Trailing S&P returns has slowed sharply from the end of 2013. I thought it would be worthwhile to break down the sources and see if it there was anything worth extrapolating.
First, as most folks know, S&P price returns are driven by either an increase in earnings expectations, or an increase in the multiple of earnings that the market is willing to pay for those earnings. Bloomberg has a historical series of consensus expectations for EPS, so we can use that to back out the historical price change due to each part. Historically and unsurprisingly, the PE component has been much more volatile than the earnings component as a driver of prices:
What’s interesting here is the weakness in earnings growth since 2012, but especially in the past 6 months. That is, of course, the result of the combination of lower oil, a stronger dollar, and weaker growth globally. Unsurprisingly, the change in consensus estimated EPS can be reasonably approximated using economic data. The regression (subject to all the caveats on regression results) and consensus forecasts over the next few quarters all point to a decent bounce in EPS estimates by year end. Barring unexpected strength, however, EPS growth estimates are likely to remain below those from mid 2014:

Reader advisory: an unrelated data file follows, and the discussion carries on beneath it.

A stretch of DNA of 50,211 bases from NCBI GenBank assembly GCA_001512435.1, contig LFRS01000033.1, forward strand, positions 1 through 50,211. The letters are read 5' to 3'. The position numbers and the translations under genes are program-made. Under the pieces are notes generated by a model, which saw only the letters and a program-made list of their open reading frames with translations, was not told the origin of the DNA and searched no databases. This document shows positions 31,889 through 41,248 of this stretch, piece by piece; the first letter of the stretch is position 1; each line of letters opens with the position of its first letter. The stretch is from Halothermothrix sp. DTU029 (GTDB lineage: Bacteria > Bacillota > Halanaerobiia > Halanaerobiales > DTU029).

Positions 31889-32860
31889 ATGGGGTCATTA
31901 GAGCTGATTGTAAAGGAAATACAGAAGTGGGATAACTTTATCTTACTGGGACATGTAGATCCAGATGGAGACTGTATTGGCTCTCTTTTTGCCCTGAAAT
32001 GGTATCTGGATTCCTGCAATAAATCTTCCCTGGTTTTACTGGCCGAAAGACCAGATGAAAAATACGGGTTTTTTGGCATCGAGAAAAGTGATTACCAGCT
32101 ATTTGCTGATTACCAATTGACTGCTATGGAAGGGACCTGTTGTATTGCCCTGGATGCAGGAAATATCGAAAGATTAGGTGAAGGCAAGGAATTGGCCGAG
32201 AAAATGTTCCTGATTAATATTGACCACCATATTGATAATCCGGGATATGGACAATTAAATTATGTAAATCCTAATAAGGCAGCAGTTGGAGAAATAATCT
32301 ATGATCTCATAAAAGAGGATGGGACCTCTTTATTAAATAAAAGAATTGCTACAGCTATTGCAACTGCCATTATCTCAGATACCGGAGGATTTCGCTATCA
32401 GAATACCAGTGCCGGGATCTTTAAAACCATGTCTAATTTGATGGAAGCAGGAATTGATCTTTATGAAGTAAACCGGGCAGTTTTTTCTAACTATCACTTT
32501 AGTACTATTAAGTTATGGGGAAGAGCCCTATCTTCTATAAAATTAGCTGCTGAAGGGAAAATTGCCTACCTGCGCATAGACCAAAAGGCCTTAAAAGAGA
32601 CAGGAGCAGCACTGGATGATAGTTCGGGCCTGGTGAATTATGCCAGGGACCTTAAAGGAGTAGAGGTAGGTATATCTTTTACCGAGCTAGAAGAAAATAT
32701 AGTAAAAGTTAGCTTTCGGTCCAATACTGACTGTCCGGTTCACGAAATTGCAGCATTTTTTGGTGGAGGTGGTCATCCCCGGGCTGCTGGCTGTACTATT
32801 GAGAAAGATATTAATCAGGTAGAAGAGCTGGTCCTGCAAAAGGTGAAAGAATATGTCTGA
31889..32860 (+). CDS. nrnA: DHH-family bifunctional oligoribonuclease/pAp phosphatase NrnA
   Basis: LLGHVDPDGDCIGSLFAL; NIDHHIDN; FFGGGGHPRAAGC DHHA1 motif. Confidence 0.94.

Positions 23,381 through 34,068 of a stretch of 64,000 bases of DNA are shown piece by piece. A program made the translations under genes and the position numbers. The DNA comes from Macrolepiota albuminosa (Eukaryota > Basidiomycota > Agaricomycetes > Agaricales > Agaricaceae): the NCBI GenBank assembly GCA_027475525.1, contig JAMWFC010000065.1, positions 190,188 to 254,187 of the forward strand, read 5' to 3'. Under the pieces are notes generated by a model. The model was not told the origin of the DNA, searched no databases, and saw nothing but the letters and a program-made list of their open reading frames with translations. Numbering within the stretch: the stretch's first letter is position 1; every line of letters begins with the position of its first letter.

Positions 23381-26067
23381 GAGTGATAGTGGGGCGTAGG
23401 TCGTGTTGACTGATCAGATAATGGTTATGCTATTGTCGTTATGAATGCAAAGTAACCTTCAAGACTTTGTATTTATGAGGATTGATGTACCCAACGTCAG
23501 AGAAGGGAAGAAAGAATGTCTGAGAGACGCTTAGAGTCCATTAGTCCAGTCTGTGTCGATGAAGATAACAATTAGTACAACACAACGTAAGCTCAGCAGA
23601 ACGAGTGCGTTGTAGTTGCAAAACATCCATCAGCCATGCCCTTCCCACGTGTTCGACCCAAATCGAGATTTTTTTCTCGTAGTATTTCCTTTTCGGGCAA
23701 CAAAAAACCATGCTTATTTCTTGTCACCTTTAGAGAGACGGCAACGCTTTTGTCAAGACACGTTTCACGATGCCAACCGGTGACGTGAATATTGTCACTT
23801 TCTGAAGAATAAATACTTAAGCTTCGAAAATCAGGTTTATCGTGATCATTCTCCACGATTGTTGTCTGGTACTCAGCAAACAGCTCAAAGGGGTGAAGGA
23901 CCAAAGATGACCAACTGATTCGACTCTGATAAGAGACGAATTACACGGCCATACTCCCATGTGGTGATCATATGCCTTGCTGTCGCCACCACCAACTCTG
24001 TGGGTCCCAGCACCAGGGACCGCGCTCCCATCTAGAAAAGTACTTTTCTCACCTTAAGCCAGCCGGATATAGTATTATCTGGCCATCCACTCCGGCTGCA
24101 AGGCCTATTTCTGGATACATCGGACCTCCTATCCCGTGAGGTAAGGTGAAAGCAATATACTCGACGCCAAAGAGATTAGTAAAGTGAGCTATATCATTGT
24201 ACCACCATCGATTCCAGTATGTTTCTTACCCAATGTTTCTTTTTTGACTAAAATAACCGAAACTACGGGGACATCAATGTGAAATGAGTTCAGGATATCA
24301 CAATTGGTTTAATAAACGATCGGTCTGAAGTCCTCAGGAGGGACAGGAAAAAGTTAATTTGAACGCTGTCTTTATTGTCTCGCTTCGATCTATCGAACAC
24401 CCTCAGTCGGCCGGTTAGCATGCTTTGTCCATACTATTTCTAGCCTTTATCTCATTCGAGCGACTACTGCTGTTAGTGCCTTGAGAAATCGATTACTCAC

That shouldn’t be too surprising… gradual revenue and productivity growth is the norm for corporate profits.
Outside of that, the trend of gradual PE expansion that has prevailed since mid-2012 has broadly continued, though at a slower pace than before. Looking forward, the tailwind from higher PE is likely to continue given where yields are and the credit backdrop. If anything, they are likely to pick up a bit from here given central bank policies the past quarter.
- Wed: Japan Eco Watchers, Dudley Speaks, FOMC Minutes
- Thu: BoE, US Jobless Claims,
- Fri: Canada Employment
- Mon: BoJ Minutes, China Trade Balance, AU NAB Business Confidence
- Tue: US PPI, NFIB Survey